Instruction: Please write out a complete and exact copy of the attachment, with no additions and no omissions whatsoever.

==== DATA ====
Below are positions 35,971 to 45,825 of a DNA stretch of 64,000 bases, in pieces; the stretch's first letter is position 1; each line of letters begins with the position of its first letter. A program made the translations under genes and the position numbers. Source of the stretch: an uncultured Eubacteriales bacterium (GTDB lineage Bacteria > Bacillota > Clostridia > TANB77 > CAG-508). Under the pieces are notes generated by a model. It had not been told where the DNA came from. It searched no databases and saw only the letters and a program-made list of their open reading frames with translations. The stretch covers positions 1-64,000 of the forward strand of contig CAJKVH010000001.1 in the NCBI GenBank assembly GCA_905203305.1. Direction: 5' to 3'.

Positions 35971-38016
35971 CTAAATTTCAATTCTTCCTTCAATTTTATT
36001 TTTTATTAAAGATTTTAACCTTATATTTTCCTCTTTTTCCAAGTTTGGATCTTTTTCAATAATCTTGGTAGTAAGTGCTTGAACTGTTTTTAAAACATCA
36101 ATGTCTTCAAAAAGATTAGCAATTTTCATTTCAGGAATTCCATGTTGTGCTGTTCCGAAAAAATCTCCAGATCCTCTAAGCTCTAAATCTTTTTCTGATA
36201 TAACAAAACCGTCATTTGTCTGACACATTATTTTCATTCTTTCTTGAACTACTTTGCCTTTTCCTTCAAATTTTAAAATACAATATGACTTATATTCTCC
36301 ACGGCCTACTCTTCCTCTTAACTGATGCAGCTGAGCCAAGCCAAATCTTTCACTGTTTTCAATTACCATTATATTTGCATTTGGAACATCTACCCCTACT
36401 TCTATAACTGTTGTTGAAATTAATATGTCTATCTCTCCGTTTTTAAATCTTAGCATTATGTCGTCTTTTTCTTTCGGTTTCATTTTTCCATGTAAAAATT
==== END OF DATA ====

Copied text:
Below are positions 35,971 to 45,825 of a DNA stretch of 64,000 bases, in pieces; the stretch's first letter is position 1; each line of letters begins with the position of its first letter. A program made the translations under genes and the position numbers. Source of the stretch: an uncultured Eubacteriales bacterium (GTDB lineage Bacteria > Bacillota > Clostridia > TANB77 > CAG-508). Under the pieces are notes generated by a model. It had not been told where the DNA came from. It searched no databases and saw only the letters and a program-made list of their open reading frames with translations. The stretch covers positions 1-64,000 of the forward strand of contig CAJKVH010000001.1 in the NCBI GenBank assembly GCA_905203305.1. Direction: 5' to 3'.

Positions 35971-38016
35971 CTAAATTTCAATTCTTCCTTCAATTTTATT
36001 TTTTATTAAAGATTTTAACCTTATATTTTCCTCTTTTTCCAAGTTTGGATCTTTTTCAATAATCTTGGTAGTAAGTGCTTGAACTGTTTTTAAAACATCA
36101 ATGTCTTCAAAAAGATTAGCAATTTTCATTTCAGGAATTCCATGTTGTGCTGTTCCGAAAAAATCTCCAGATCCTCTAAGCTCTAAATCTTTTTCTGATA
36201 TAACAAAACCGTCATTTGTCTGACACATTATTTTCATTCTTTCTTGAACTACTTTGCCTTTTCCTTCAAATTTTAAAATACAATATGACTTATATTCTCC
36301 ACGGCCTACTCTTCCTCTTAACTGATGCAGCTGAGCCAAGCCAAATCTTTCACTGTTTTCAATTACCATTATATTTGCATTTGGAACATCTACCCCTACT
36401 TCTATAACTGTTGTTGAAATTAATATGTCTATCTCTCCGTTTTTAAATCTTAGCATTATGTCGTCTTTTTCTTTCGGTTTCATTTTTCCATGTAAAAATT